It stands for Principal Disjunctive Normal Form. It refers to the Sum of Products, i.e., SOP. For eg. : If P, Q, R are the variables then (P . Q’ . R) + (P’ . Q . R) + (P . Q . R’) is an example of an expression in PDNF. Here ‘+’ i.e. sum is the main operator.
You might be confused if there exists any difference between DNF (Disjunctive Normal Form) and PDNF (Principal Disjunctive Normal Form). The Key difference between PDNF and DNF is that in case of DNF, it is not necessary that the length of all the variables in the expression is same. For eg.:
- (P . Q’ . R) + (P’ . Q . R) + (P . Q) is an example of an expression in DNF but not in PDNF.
- (P . Q’ . R) + (P’ . Q . R) + (P . Q . R’) is an example of an expression which is both in PDNF and DNF.
It stands for Principal Conjunctive Normal Form. It refers to the Product of Sums, i.e., POS. For eg. : If P, Q, R are the variables then (P + Q’+ R).(P’+ Q + R).(P + Q + R’) is an example of an expression in PCNF. Here ‘.’ i.e. product is the main operator.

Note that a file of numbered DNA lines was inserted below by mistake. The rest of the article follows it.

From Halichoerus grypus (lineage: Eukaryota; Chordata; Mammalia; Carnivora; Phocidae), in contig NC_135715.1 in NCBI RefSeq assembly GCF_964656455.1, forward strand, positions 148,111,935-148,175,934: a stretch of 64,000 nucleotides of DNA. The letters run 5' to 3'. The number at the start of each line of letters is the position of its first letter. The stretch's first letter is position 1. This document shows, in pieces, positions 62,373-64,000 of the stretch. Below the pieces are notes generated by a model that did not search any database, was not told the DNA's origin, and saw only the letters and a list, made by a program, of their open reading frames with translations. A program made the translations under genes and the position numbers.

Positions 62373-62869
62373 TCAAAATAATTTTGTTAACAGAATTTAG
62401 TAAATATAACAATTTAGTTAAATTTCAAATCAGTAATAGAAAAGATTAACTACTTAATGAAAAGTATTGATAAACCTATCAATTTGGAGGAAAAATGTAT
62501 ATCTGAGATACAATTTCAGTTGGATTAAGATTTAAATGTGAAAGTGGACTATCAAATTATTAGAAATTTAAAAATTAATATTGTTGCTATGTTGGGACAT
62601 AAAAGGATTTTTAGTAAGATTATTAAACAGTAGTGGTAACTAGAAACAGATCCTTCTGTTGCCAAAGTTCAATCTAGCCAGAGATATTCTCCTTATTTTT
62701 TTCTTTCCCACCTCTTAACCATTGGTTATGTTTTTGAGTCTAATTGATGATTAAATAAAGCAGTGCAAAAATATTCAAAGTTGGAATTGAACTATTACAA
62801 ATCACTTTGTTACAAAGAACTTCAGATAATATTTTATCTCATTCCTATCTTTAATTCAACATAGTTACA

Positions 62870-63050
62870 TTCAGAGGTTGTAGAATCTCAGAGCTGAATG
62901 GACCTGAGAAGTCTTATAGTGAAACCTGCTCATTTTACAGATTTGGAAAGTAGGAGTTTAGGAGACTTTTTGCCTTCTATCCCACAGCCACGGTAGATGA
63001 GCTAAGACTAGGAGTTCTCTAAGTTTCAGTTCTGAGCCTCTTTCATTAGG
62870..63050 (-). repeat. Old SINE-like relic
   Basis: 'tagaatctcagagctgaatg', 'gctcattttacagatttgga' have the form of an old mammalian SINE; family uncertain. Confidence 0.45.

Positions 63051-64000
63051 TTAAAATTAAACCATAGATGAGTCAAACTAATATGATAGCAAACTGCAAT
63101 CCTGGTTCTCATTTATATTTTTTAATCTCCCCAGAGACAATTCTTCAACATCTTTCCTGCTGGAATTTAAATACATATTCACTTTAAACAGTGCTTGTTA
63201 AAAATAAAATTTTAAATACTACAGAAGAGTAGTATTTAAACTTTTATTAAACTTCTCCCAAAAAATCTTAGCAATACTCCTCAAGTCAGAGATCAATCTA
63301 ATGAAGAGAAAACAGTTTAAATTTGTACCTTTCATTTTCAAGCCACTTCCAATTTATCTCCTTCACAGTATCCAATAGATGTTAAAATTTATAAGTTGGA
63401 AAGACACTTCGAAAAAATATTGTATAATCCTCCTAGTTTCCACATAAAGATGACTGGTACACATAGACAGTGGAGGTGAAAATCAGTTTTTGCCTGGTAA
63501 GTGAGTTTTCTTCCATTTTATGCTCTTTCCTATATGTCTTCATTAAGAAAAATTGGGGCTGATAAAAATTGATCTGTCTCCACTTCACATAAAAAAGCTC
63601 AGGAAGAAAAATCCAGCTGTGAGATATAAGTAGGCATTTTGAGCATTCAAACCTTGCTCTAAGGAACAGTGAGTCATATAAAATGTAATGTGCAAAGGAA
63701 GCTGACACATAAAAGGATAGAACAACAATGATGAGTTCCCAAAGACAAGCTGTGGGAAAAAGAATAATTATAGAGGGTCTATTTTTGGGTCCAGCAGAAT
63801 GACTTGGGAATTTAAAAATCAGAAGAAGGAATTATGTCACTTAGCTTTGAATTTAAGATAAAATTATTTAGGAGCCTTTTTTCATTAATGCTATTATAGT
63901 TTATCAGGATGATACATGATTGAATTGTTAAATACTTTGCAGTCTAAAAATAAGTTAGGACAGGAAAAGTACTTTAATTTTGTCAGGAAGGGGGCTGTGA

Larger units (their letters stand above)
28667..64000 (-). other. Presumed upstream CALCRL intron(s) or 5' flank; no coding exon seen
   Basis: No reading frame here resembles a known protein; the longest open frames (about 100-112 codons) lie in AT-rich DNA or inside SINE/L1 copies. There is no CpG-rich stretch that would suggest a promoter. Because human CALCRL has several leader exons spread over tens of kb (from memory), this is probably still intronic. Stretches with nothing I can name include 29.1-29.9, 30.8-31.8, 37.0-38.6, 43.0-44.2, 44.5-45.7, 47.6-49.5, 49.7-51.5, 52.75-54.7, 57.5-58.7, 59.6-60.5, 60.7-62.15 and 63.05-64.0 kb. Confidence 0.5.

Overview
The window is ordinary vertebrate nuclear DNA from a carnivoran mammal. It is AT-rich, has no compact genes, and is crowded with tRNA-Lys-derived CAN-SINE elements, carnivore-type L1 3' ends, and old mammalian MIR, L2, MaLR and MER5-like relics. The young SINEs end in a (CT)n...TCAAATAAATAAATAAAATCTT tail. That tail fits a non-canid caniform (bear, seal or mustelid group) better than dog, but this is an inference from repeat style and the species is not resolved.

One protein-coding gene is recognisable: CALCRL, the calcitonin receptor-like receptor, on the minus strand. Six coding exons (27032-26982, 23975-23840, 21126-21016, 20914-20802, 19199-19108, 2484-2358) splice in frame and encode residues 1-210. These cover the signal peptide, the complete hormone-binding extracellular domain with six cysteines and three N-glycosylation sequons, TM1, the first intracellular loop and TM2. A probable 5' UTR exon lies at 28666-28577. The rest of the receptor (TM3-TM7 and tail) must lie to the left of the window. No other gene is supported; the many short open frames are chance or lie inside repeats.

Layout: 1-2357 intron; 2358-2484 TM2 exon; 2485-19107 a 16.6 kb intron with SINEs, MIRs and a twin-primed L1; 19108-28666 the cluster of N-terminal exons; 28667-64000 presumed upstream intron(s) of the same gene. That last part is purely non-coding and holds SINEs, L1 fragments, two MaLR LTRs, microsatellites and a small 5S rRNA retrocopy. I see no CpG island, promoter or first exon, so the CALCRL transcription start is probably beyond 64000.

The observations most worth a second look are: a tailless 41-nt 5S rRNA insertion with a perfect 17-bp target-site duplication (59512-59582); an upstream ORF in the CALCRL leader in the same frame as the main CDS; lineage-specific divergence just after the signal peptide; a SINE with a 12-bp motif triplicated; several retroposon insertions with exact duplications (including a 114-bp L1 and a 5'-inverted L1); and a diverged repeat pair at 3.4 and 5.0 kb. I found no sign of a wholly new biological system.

Here also, the Key difference between PCNF and CNF is that in case of CNF, it is not necessary that the length of all the variables in the expression is same . For eg.:
- (P + Q’+ R).(P’+ Q + R).(P + Q) is an example of an expression in CNF but not in PCNF.
- (P + Q’+ R).(P’+ Q + R).(P + Q + R’) is an example of an expression which is both in PCNF and CNF.
Properties of PCNF and PDNF:
- Every PDNF or PCNF corresponds to a unique Boolean Expression and vice versa.
- If X and Y are two Boolean expressions then, X is equivalent to Y if and only if PDNF(X) = PDNF(Y) or PCNF(X) = PCNF(Y).
- For a Boolean Expression, if PCNF has m terms and PDNF has n terms, then the number of variables in such a Boolean expression = .
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